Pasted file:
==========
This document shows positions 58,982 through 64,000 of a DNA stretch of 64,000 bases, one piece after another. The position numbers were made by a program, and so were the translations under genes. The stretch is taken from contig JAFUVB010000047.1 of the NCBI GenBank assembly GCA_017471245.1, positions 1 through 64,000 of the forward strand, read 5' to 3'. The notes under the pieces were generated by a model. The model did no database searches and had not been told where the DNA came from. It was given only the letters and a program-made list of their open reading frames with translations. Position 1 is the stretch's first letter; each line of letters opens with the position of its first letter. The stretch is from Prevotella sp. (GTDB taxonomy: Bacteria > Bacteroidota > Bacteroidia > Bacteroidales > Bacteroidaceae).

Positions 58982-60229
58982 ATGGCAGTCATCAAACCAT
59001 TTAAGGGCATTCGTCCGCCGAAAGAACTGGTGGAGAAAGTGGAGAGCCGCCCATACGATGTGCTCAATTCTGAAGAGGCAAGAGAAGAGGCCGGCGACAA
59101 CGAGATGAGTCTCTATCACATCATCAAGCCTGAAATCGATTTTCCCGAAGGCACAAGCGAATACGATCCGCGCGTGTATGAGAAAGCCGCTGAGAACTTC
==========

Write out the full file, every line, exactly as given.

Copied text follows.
This document shows positions 58,982 through 64,000 of a DNA stretch of 64,000 bases, one piece after another. The position numbers were made by a program, and so were the translations under genes. The stretch is taken from contig JAFUVB010000047.1 of the NCBI GenBank assembly GCA_017471245.1, positions 1 through 64,000 of the forward strand, read 5' to 3'. The notes under the pieces were generated by a model. The model did no database searches and had not been told where the DNA came from. It was given only the letters and a program-made list of their open reading frames with translations. Position 1 is the stretch's first letter; each line of letters opens with the position of its first letter. The stretch is from Prevotella sp. (GTDB taxonomy: Bacteria > Bacteroidota > Bacteroidia > Bacteroidales > Bacteroidaceae).

Positions 58982-60229
58982 ATGGCAGTCATCAAACCAT
59001 TTAAGGGCATTCGTCCGCCGAAAGAACTGGTGGAGAAAGTGGAGAGCCGCCCATACGATGTGCTCAATTCTGAAGAGGCAAGAGAAGAGGCCGGCGACAA
59101 CGAGATGAGTCTCTATCACATCATCAAGCCTGAAATCGATTTTCCCGAAGGCACAAGCGAATACGATCCGCGCGTGTATGAGAAAGCCGCTGAGAACTTC